It is the first moment of the tour that actively invites guests to interact with an art piece while subtly encouraging critical thought. But we were too busy creating a tableaux vivant (think Arrested Development/Gilmore Girls Last Supper recreation) to realize we were eating knowledge veggies with our “Museum Fun Times” brand mac-n-cheese …are knowledge veggies the new mind grapes?
Then suddenly we’re whisked off to a side gallery full of the hyperrealistic collage paintings by John Haberle and Michael William Harnett. Wait. This is real art that we’ve never seen before. Where are the famous presidents? Or, at least, where’s the paintings with red, blue, and yellow squares that are super boring?
John Haberle, “A Bachelor’s Drawer”, 1890-94
Lia and Jessye start telling us about how revolutionary these paintings of wooden walls with money were and how they related to American history and therefore us. This is quite possibly the most important ten minutes of the tour.
While the rest of the tour is filled with ornate drinking vessels, stately dining rooms, and a highly expensive trecento (fancy word for 1300’s) painting of Madonna and Child with a funny story… THIS moment with Haberle and William Harnett is pure art nerdery. The paintings aren’t instagram-friendly, they don’t inspire a silly game, they’re just well made paintings with a significant history.
Which is the point the tour drills into us. All art in museums, even if it doesn’t interest you upon first sight, have a rich history. Only the history doesn’t have to be a sterilized set of paragraphs on a wall panel. The facts are just as true (and even more interesting) when you hear it from others via engaging storytelling.
LEARNING ABOUT ART DOESNT HAVE TO BE BORING. Your museum explorations can be accentuated with the phrase “mic drop” and the art will still hold its cultural significance. Museum Hack takes advantage of the fact that the art can’t hear you. You’re allowed to poke fun at the literal sideboob in a painting (see below) and it will still remain just as historically and monetarily valuable.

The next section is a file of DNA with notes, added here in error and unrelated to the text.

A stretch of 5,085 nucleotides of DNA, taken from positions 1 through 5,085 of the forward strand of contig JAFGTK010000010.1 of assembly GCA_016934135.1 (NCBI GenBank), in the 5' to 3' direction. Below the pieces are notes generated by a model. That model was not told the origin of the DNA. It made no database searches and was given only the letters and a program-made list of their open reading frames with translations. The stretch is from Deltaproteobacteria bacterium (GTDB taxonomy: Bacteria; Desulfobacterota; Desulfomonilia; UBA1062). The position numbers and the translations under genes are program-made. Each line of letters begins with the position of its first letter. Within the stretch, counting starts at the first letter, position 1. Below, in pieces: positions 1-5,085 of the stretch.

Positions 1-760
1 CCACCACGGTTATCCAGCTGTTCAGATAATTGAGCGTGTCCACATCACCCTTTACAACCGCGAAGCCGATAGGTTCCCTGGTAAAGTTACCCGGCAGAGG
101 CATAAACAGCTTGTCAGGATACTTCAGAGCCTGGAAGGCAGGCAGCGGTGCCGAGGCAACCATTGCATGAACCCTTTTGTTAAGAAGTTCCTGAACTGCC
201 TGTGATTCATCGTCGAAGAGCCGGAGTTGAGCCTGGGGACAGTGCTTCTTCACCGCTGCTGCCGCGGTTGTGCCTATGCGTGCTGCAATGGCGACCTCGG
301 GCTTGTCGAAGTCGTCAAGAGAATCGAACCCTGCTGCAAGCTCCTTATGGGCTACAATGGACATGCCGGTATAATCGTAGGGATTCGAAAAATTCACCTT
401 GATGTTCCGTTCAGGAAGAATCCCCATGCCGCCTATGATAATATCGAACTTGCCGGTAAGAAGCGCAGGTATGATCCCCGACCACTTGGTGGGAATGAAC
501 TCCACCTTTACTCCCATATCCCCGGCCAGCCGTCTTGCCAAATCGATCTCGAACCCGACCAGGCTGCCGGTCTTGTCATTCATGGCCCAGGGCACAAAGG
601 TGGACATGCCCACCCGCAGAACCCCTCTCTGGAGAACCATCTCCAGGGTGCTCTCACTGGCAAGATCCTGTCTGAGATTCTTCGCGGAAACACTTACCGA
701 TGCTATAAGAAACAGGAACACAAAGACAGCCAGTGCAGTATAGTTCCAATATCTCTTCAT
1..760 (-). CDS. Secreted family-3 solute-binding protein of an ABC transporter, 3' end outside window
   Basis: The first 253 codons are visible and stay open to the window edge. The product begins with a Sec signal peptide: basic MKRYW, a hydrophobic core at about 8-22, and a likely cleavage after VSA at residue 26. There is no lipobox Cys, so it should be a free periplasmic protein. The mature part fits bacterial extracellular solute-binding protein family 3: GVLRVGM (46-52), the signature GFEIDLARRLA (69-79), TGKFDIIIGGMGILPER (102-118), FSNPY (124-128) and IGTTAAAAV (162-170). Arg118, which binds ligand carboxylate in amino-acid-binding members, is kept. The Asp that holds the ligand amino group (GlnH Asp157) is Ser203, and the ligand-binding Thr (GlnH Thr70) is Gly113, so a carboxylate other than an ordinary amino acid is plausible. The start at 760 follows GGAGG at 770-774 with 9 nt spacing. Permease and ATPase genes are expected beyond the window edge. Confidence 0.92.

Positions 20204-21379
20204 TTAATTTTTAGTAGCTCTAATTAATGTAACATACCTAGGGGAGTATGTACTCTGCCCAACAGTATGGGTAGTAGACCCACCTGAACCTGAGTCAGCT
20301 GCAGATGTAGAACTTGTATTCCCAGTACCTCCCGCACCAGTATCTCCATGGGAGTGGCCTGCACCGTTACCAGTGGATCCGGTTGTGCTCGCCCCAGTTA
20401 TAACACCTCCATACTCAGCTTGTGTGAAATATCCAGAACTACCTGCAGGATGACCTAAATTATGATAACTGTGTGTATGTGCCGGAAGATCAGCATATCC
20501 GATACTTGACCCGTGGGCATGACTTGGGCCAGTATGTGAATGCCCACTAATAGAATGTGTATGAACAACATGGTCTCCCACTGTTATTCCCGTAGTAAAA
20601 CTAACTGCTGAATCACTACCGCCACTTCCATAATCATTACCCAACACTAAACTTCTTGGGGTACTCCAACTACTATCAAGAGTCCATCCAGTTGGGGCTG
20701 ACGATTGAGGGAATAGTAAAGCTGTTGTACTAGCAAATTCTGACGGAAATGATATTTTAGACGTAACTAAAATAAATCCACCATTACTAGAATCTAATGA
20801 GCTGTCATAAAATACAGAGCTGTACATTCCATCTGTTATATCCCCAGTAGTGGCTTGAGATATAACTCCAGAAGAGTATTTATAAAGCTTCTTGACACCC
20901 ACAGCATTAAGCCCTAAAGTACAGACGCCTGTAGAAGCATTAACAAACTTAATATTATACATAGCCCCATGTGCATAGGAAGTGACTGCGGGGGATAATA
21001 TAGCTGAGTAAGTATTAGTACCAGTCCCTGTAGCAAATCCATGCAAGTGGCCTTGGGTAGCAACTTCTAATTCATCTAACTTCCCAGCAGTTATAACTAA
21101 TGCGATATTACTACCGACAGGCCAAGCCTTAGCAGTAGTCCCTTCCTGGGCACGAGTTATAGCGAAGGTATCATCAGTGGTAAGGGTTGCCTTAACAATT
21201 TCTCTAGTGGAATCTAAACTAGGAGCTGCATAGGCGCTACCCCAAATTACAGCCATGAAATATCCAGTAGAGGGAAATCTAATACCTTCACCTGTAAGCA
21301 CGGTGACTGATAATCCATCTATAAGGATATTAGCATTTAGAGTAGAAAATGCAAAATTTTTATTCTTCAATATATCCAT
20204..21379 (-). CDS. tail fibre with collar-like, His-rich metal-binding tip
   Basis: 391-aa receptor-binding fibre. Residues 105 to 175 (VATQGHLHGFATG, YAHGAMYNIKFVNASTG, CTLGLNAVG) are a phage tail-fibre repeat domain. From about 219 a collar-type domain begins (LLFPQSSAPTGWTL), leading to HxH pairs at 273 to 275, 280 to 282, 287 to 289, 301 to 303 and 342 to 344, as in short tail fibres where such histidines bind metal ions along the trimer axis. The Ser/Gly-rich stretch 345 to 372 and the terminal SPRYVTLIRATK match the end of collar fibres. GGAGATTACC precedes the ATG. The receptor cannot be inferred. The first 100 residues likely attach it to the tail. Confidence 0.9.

Paolo di Giovanni Fei, “Madonna and Child”, 1370
I highly recommend the Museum Hack tour for anyone who can spend a half day at The Met. The only downside was that it was a bit of a whirlwind and I wished we could’ve had more time to spend with the galleries, but that’s because I already wanted to be there. This is not a tour for those who want to “soak it all in”. You’re more than welcome to do that after the tour finishes but Museum Hack is not for the Rothko meditators.
At risk of sounding like an outright commercial, this tour is fun for the whole family. If they can get Jennifer to walk out saying “I had so much fun!”, your grumpy child/parent/significant other will enjoy it too. Museum Hack understands that total museum engagement doesn’t happen in one visit.
But maybe now you’re more likely to take your next Tinder date there and re-tell one of the stories you heard to show off your classy “Fraiser” side. Then you’ll take your parents when they visit and you’ll book another tour with them. Then maybe you’ll go by yourself because you’ve been to The Met three whole times and it’s not such an intimidating space. So much could happen after just one good museum experience!
Or, at worst, you walk out of there with quite a few instagrammable selfies. You can’t seem to lose with this. As we were wisely told at the beginning of the tour, “Don’t be stressed. Have fun… but do bring it.”